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Sunscreen vs. Beach Umbrella: What Gives Better Sun Protection?

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The sun has its benefits, but it has some downsides as well.

Aside from sunburn and other visible skin damages, spending way too much time under the sun can bring serious health concerns, too.

What Are The Dangers Of Too Much Sun Exposure

The sun's ultraviolet rays can be very unforgiving to your skin. It damages skin fibers, also known as elastin, which causes sagging, stretching, wrinkles, premature skin aging and the inability of the skin to heal itself.

Worst of all, excessive sun exposure also puts you at risk of skin cancer – currently, the most common cancer in the United States. Mounting research suggests that skin exposure to harmful UV radiation from the sun and from tanning beds is the main culprit behind the rising incidence of skin cancer in the country.

Sunscreen vs. Umbrella

Hao Ou-Yang, Ph.D., and his team conducted a randomized clinical trial where individuals were asked to spend three and a half hours in a sunny beach at midday for a few days. Among the 81 participants, 41 used an umbrella and 40 used a sunscreen with SPF 100 to protect themselves from the sun.

The result published in JAMA Dermatology shows that majority (78 percent) of participants who used a beach umbrella suffered from sunburn, citing 142 sunburn incidences. The sunscreen group, on the other hand, only had 17 incidences (25 percent).

"Umbrella shade alone may not provide sufficient sun protection during extended exposure to UV rays. Although the SPF 100 sunscreen was more efficacious than the umbrella, neither method alone prevented sunburn completely under actual use conditions, highlighting the importance of using combinations of sun protection practices to optimize protection against UV rays," the study concludes.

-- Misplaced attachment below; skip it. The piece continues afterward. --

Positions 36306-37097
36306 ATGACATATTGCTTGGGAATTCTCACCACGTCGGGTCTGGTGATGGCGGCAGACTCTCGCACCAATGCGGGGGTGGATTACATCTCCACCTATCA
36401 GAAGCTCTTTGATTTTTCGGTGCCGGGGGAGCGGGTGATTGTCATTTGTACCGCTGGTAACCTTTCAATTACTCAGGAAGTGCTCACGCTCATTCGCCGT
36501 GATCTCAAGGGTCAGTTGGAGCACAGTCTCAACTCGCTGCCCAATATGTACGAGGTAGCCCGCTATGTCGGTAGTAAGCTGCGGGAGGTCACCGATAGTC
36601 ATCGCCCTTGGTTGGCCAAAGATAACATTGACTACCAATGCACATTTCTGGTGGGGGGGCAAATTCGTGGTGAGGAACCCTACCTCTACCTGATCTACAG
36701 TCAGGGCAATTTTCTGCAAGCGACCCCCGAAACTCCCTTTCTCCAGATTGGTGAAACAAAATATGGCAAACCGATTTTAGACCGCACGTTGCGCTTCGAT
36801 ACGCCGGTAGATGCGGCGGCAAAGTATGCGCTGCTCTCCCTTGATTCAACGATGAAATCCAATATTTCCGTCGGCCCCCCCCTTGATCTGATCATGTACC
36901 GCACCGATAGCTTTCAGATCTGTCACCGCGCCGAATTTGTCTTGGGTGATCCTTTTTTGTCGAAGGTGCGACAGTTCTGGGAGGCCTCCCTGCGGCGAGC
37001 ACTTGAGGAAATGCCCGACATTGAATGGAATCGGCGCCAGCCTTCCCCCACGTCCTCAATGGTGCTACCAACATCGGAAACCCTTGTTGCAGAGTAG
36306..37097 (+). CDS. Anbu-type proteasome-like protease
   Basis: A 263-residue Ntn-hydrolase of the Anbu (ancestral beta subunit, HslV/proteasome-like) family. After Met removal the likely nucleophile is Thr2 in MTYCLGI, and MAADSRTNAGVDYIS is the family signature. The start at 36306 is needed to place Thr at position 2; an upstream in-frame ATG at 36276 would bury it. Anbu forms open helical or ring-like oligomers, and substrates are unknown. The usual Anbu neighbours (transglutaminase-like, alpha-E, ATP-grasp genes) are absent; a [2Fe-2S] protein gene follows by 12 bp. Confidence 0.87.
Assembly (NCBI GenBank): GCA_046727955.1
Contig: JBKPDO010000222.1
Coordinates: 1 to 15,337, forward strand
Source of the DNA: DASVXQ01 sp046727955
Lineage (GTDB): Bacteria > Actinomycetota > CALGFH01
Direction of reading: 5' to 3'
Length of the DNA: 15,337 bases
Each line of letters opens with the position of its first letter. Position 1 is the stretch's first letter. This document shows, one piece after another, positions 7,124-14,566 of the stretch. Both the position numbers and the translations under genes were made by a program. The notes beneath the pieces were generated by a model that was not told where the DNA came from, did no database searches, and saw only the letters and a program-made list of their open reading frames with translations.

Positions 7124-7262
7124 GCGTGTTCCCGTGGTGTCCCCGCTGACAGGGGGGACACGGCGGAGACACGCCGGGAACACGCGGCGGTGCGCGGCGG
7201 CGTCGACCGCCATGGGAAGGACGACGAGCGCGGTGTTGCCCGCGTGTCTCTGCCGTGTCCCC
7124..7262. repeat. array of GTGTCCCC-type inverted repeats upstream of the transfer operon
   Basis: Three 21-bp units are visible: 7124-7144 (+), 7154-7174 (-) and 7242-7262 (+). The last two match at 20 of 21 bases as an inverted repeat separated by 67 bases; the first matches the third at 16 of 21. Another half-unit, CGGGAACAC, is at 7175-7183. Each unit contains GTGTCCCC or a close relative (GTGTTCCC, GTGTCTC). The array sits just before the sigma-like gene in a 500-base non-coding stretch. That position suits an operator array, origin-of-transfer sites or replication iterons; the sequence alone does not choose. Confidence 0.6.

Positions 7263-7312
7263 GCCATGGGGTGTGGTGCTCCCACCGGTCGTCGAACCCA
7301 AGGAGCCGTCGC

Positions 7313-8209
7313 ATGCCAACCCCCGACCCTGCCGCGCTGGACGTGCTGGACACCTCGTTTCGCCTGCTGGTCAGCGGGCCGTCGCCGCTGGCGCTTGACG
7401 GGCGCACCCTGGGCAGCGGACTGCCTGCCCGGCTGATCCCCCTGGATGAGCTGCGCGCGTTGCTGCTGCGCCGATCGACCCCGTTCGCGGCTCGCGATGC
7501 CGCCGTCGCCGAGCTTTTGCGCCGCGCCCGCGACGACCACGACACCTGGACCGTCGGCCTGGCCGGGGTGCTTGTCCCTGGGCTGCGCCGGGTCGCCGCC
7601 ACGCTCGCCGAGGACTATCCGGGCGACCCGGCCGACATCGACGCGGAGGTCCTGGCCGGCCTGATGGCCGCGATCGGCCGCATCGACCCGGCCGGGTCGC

It's also important to note a possible conflict of interest. Ou-Yang works for Johnson & Johnson Consumer Inc., the parent company of Neutrogena – the brand of sunscreen used in the said study.

Sun Protection Tips from Experts

"It's good to have a holistic approach," said Ou-Yang. "You need to think of a combination of measures."

Although sunscreen did a better job than a large umbrella in preventing more sunburns, the study pointed out that it wasn't 100 percent effective. According to the researchers, umbrellas also offer some sun protection by blocking direct sunlight, although not scattered rays.

Dr. Jennifer Stein, a dermatologist at NYU Langone Medical Center in New York City, recommends avoiding the middle of the day, sitting in the shade and wearing protective clothing and sunscreen.

"There is no reason to be a vampire. Go on vacation. Go to the beach and have an active lifestyle. Just be careful," Stein advised.

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